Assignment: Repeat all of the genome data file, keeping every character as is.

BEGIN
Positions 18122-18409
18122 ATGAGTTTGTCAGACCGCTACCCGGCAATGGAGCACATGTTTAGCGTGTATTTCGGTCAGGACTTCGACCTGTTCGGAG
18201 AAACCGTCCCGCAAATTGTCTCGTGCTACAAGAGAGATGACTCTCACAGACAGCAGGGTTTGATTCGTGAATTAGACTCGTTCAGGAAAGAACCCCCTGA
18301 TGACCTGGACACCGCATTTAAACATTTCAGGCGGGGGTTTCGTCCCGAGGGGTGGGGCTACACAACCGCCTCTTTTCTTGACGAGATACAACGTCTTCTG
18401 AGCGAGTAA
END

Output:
Positions 18122-18409
18122 ATGAGTTTGTCAGACCGCTACCCGGCAATGGAGCACATGTTTAGCGTGTATTTCGGTCAGGACTTCGACCTGTTCGGAG
18201 AAACCGTCCCGCAAATTGTCTCGTGCTACAAGAGAGATGACTCTCACAGACAGCAGGGTTTGATTCGTGAATTAGACTCGTTCAGGAAAGAACCCCCTGA
18301 TGACCTGGACACCGCATTTAAACATTTCAGGCGGGGGTTTCGTCCCGAGGGGTGGGGCTACACAACCGCCTCTTTTCTTGACGAGATACAACGTCTTCTG
18401 AGCGAGTAA